Cheikh Thiam passes the ball to one of his friends, a group of students and fellow football fans, and darts across an artificial pitch in Senegal's capital Dakar.
They have paid the equivalent of $60 to be there, about a third of the national monthly income, but it is an upgrade from the crowded beaches they used to play on.
In football-mad Senegal -- home of the international star Sadio Mane and whose national team are the reigning champions of Africa -- most people only get to play on sand.
But artificial pitches, often imported from China, are popping up around the capital, allowing young Senegalese to live out the dream of playing on proper pitches -- albeit at a cost.
"Many of us grew up playing only on sandy pitches," Thiam told AFP, his orange bib drenched in sweat.
Dozens of these fields have been built in Dakar over the last five years, and young people are flocking to them. A local business has sprouted up around the import of the materials from China.
The fields are also an answer to a growing problem for football lovers: scarcity of free land to play on, as Dakar's population booms.
Cheers and chants erupt from Thiam's field -- called "Camp Nou" after Barcelona's home stadium.
The blue synthetic pitch is some thirty metres (100 feet) long and one of three artificial fields within the "Temple of Football", a sports complex wedged between houses in a densely packed Dakar neighbourhood.
- Alternative to sand -
On the artificial pitch next door, nicknamed Old Trafford after Manchester United's stadium, the clock is ticking.
Mohamed Lamine Drame and his friends are struggling to make up a seven-goal deficit against their opponents.
They lose this time, but are all smiles nonetheless.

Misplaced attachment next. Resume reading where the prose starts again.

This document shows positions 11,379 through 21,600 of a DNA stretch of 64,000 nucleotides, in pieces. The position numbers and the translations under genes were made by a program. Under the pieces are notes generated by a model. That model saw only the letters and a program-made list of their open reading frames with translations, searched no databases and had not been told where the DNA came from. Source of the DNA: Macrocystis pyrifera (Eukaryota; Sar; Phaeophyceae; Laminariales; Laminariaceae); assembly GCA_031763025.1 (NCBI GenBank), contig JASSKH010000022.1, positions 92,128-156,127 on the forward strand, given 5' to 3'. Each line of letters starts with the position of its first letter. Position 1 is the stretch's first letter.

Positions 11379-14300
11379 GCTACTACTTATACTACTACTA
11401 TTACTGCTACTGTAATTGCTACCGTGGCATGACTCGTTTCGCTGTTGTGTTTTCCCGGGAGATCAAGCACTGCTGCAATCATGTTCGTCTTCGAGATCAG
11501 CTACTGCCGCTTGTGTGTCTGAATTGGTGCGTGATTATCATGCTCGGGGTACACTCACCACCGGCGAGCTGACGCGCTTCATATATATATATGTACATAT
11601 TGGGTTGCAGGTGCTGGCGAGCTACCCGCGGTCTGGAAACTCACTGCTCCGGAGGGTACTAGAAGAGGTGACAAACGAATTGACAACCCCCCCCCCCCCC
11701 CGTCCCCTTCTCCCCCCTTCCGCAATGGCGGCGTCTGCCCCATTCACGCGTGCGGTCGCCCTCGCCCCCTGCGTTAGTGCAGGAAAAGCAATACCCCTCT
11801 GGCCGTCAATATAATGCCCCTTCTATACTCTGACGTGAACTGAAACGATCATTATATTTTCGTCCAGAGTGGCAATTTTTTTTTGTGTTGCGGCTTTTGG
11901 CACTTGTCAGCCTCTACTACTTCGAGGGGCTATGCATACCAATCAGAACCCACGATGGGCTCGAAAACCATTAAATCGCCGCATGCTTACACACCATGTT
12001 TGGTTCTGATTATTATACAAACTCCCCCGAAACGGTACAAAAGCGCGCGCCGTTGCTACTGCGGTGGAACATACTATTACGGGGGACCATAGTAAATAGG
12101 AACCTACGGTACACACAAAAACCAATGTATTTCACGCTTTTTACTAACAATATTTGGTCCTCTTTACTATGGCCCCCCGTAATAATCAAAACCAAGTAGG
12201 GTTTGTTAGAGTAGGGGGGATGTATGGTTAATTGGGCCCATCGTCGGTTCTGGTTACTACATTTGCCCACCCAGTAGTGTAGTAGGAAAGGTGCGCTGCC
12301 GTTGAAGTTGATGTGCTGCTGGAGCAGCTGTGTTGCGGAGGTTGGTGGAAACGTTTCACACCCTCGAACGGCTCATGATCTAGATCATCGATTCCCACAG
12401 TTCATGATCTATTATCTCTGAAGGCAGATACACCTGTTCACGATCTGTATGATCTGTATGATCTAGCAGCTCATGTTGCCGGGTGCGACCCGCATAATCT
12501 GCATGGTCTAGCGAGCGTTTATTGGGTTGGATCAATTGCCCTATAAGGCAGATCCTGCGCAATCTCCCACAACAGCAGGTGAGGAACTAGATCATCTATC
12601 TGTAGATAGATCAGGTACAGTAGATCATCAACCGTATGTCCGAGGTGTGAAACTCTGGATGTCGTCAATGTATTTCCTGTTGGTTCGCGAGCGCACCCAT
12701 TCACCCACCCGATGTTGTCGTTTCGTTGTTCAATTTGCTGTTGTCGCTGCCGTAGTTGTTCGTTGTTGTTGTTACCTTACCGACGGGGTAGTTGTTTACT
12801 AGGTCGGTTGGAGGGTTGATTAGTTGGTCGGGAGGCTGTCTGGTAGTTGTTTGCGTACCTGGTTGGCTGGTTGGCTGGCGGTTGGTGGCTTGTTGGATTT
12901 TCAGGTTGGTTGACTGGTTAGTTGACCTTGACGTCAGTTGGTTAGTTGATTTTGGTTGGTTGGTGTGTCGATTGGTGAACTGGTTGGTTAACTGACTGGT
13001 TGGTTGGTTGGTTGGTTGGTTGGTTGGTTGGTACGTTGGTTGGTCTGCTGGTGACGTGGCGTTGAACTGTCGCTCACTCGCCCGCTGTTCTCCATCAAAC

"It's great to be back here, Drame, 23, said. "The pitch is even, which makes it easier to play and improve technically."
All around him, his friends take selfies to capture the memories and share them on social networks.
The field's owner, Pierre Daw, said artificial turf is easier to maintain than natural grass because it doesn't need to be watered.
He admits the rental fees are expensive -- some pitches can cost up to 80,000 CFA per match.
In Senegal, the average monthly income is around 100,000 CFA.
But young people continue to pool their funds and flock to the fields.
Turf improves skills
Senegal's first artificial turf stadiums were built 20 years ago, Mbaye Jacques Diop, a technical adviser at the sports ministry, told AFP.
Today, there are at least 43 at the regional and departmental levels.
That has helped professionalise the local championship, Demba Varore, a Senegalese sports journalist, said.
"The players have more control of the ball, they can play quickly on the ground and move around more easily," said Cire Dia, a former Senegalese international and current assistant coach of a Senegalese Ligue 1 team.
"They improve technically and tactically," he added.
The benefits might already be feeding through to the national teams at all levels.
Senegal, led by two-time African Player of the Year and Bayern Munich forward Sadio Mane, won its first African Cup of Nations in 2021.
The following year, Senegal won the pan-African local-league championship the African Nations Championship (CHAN), and this year the country's youth teams won the equivalent tournaments in the under-20 and under-17 categories.